Friday, March 3, 2017

WARM LIGHT VS OCOOL LIGHT

Ott light # 1
Ott #2
Ott #3
My rag tag collection of Ott lamps:
New ceiling light


     My studio/ spare bedroom had no over head lighting so I stuck four Ott lamps wherever I could to get the most natural light to paint under. Oh, the one window faces south which is not the ideal north light touted by artists. You work with what you have.

     Recently I did a little research on lighting and found out that 5,500 K is the best artificial light to use in an art studio. Lower than 5,500 K yields a warm light which causes the painting to turn out cool and above that K is cool therefore the artist compensates on the warm side.
                                       Honestly I didn't think it was a big deal.

           "The correlated color temperature (CCT), measured in Kelvin, refers to how warm or cool a light appears. Too warm       a bulb may tint work reddish yellow, whereas too cool a light can turn things blue. For a good balance of warmth and coolness, look for bulbs with a CCT of 5500 K, the equivalent of midday sun. If you prefer cooler light, akin to north light, look for bulbs rated 7500 K. "  (by Koo Scheduler)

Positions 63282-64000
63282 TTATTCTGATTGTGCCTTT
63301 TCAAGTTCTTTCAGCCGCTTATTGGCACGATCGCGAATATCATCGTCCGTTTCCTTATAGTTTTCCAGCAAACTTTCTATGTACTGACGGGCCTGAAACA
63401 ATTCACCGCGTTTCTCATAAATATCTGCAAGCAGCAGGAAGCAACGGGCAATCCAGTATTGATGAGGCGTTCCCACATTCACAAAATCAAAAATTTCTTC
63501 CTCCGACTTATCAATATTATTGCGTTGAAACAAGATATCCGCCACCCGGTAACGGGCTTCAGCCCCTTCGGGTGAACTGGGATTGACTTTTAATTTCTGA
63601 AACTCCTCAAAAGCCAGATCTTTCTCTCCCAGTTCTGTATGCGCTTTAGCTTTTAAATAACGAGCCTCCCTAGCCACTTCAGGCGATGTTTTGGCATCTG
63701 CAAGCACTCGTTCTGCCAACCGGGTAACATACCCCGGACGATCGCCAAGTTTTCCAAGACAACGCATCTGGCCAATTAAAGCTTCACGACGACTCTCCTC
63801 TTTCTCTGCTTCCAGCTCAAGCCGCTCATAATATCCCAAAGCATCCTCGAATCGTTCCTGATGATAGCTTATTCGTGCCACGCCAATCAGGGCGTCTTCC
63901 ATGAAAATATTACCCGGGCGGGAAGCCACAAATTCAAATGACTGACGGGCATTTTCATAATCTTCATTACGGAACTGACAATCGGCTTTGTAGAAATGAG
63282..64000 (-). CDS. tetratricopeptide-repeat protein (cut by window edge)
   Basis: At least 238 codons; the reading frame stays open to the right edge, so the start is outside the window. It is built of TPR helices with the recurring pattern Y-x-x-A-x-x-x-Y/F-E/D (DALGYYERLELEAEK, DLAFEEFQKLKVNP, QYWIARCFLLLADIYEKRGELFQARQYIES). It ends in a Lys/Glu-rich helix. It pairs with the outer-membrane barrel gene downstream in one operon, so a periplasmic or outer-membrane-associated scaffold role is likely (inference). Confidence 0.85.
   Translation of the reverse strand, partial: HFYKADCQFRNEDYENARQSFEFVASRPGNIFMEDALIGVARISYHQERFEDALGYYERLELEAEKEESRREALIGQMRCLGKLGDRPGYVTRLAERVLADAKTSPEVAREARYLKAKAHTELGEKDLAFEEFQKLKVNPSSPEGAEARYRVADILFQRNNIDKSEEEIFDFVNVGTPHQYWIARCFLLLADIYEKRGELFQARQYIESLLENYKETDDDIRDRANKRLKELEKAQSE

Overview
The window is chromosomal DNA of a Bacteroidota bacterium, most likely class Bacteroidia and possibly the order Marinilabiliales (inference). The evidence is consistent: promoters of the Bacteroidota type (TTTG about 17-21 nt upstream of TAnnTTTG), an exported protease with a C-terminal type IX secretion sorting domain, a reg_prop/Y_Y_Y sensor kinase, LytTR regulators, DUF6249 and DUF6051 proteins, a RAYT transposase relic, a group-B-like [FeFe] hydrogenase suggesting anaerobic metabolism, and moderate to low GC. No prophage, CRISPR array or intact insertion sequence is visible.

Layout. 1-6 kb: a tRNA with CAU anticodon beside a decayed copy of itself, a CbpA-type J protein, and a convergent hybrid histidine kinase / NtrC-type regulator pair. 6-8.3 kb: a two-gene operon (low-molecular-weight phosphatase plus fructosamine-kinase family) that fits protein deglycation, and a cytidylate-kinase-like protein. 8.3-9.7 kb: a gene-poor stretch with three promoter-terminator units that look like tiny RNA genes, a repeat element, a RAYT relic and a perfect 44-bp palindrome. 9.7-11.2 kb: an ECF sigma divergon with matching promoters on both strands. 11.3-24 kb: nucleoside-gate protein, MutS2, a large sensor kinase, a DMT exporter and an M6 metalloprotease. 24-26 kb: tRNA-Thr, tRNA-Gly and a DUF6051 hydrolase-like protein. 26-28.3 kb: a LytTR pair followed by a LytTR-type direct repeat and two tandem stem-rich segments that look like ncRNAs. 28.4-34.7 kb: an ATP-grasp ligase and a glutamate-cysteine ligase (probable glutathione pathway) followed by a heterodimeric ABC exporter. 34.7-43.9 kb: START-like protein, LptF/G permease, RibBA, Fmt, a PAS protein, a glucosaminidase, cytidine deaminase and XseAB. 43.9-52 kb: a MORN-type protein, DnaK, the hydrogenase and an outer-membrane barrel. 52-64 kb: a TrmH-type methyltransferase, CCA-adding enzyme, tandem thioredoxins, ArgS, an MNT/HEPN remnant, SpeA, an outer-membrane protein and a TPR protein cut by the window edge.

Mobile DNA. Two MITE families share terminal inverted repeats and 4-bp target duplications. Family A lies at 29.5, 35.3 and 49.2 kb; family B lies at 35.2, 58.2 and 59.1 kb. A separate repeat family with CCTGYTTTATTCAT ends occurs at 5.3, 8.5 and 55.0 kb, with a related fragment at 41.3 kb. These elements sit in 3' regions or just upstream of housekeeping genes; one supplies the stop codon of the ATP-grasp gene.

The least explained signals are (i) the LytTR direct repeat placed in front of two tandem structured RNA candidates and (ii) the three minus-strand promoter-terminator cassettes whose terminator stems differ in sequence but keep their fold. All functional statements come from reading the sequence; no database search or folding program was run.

Another article I read on line said to close the blind on windows facing south and use 5000-5500K for the lighting. I was wondering about that southern exposure.

A trip to Home Depot showed me the lighting possibilities and their price tags. Cheap and easy is what works for me these days so I ended up with an LED ceiling light in the 2500 K warm range.


My logic is turn off the ceiling light that I just had installed and just use the Ott lights but it gets hot in here so I sure could use the ceiling fan. Husband says; "don't touch the pull cords because something or other switch is going bad". Well, oh crap, I am back where I started and now I have learned I must close the blinds on my south facing window. Maybe I could use the ceiling light plus the Ott lamps with the window blind closed.
I think I will take a moment to think this plan over again.


Here are some results I found on this unfinished painting of my son: Do you see a difference?

Warm light off
Warm light on